Approximate Cost Per Top: $5 worth of fabric + $5 for the pattern and tracing material (half the cost since I've made it twice) + negligible amount of serger thread = $10.

Alteration Process, Round 1:

  1. The Scoop Neck: With the help of my Fashion Styling ruler, I lowered the neckline on the front pattern piece by 2 1/2" and widened it by 1 1/2" (3" total added width). This was just a guess, but it turned out perfectly:

    Jalie 2005 Maternity Alterations: Scooped Neck Detail

    I also continued the curve of the widened neck on the back pattern piece so that they would match up:

    Jalie 2005 Maternity Alterations: Redrawing Back Neckline
  2. The FBA. Since the pattern is designed for a 35" bust and my full bust is 41", clearly an FBA was in order. After stretching the fabric around myself in a mirror (very scientific!) and measuring the flat pattern pieces I decided to do a 1.5" FBA (to add 3" total).

    BUT I wanted to keep the underbust narrow/fitted--it's the closest thing I have to a waist these days! So I cut the bodice from the belly around the underbust, and did a standard Fit For Real People-style FBA (additions highlighted in pink):

    Jalie 2005 Maternity Alterations: FBA step 1

    This created a horizontal bust dart--and who wants a horizontal bust dart in a fitted T-shirt? So I followed the FFRP directions for closing the dart and redrawing the side seam--this also created extra length in the side bust area, but I just eased in the length when I sewed up the top:

    Jalie 2005 Maternity Alterations: FBA step 2
  3. Maternity belly adjustment: I started with the same Rostitchery tutorial I used to adjust the tummy for my Burda 02-2010-122 top (found via Assorted Notions):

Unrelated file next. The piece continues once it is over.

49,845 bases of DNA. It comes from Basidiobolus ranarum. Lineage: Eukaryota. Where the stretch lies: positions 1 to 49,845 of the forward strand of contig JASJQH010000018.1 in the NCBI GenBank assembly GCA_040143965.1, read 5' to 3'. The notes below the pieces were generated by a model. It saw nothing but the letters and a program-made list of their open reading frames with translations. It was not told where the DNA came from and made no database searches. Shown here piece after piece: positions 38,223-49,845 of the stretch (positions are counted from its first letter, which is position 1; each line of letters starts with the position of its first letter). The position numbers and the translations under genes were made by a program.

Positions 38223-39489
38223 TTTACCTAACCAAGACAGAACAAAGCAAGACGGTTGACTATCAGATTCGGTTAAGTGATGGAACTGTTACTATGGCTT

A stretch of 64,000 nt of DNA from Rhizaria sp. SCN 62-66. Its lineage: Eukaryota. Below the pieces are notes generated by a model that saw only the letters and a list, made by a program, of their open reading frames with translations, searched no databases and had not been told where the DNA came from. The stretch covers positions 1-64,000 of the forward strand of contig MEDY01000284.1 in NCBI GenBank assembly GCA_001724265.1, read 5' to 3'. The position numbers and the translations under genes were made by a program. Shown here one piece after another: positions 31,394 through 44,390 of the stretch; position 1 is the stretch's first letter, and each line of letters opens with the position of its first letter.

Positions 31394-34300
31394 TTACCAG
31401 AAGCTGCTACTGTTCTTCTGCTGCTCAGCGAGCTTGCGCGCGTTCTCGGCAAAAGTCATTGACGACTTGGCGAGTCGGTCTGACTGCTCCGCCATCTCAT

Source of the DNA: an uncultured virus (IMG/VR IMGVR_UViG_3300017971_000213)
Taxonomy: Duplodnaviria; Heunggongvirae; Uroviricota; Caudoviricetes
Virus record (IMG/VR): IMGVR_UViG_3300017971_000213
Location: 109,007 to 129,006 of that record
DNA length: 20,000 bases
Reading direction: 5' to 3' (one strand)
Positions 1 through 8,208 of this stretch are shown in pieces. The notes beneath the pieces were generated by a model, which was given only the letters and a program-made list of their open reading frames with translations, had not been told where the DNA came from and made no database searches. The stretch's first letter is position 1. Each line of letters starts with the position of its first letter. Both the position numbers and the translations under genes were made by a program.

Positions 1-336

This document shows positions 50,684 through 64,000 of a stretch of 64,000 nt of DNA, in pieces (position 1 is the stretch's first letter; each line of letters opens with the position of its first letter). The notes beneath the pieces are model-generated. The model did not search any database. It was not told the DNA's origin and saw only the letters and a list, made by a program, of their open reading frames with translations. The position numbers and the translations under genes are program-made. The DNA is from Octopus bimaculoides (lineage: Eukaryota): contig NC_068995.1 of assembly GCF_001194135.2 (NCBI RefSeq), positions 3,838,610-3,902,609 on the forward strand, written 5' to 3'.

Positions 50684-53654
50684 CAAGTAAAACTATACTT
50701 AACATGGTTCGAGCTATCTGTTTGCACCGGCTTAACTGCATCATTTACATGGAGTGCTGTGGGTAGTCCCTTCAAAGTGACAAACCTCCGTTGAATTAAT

Burda 02-2010-122 Knit Top: Purple Short-Sleeved Version

    I do love that top, but I didn't like the ruffly bell effect at the center front. So this time, once I got past the belly, I made the top pattern straight instead of continuing to flare out. I also added 1" length to both back and front, and an additional 2.5" length to the front center, tapering out to the side seams:

    Jalie 2005 Maternity Alterations: Scooped Neck, Redrawn Belly
  4. From Short Sleeve to Cap Sleeve: Using Sew U: Home Stretch as a reference, I cut off the sleeve hem entirely, then removed 1" from each side of the sleeve, curving up to 1.5" in the center (removed bit highlighted in green):

    Jalie 2005 Maternity Alterations: From Short Sleeve to Cap Sleeve

This muslin was the result (blogged in detail here):

Polka Dot Muslin of Jalie 2005 Maternity Modification

It turned out a bit tight in the bust, belly and armhole, and not quite long enough for my liking. Still, it was adorable, so I finished the sleeves and bottom with a wooly nylon & rayon turquoise rolled hem (I didn't want to shorten it further with a twin-needle hem), bound the neckline with a 1-inch strip of self-fabric (top-stitched with a twin needle), and took it out for a spin!

Alteration Process, Round 2:

I didn't take step-by-step photos here, but rather than play around more with the FFRP FBA, I:

  1. Added 1/2" to the front sideseams (and a corresponding amount to the front part of the sleeve) for a 1" total width increase.
  2. Lowered the armhole (and corresponding bit of the sleeve) by 1/4".
  3. Added at least 1.5" to the length--I don't remember exactly.

The below image shows ALL my alterations in the end--the white part is the original pattern, the pink is my additions. Whew! I'd like to say it was all worth it to obtain a TNT pattern, but there are no "tried and true" patterns in the world of maternity, since my belly will be downsizing drastically starting in 8-12 weeks. Still, I felt like a maternity-adjustment ninja when it was all over!

Jalie 2005 Maternity Alterations: Flat Pattern View

I liked the rolled-hem look so much that I used it again on the sleeves and bottom for the final top, though I did a "mock bind" instead of a full bind on the neck.

Successes: Two perfect polka dot tops in one day--what's not to love? They're fitted, but not too fitted, and totally fun. And I'm getting so used to making major maternity adjustments, it's almost a shame my pregnancy is coming to an end. Still, I'll always have major FBA action in my life! And, bonus: I am loving ITY jersey and have a great local source for it in Spandex House.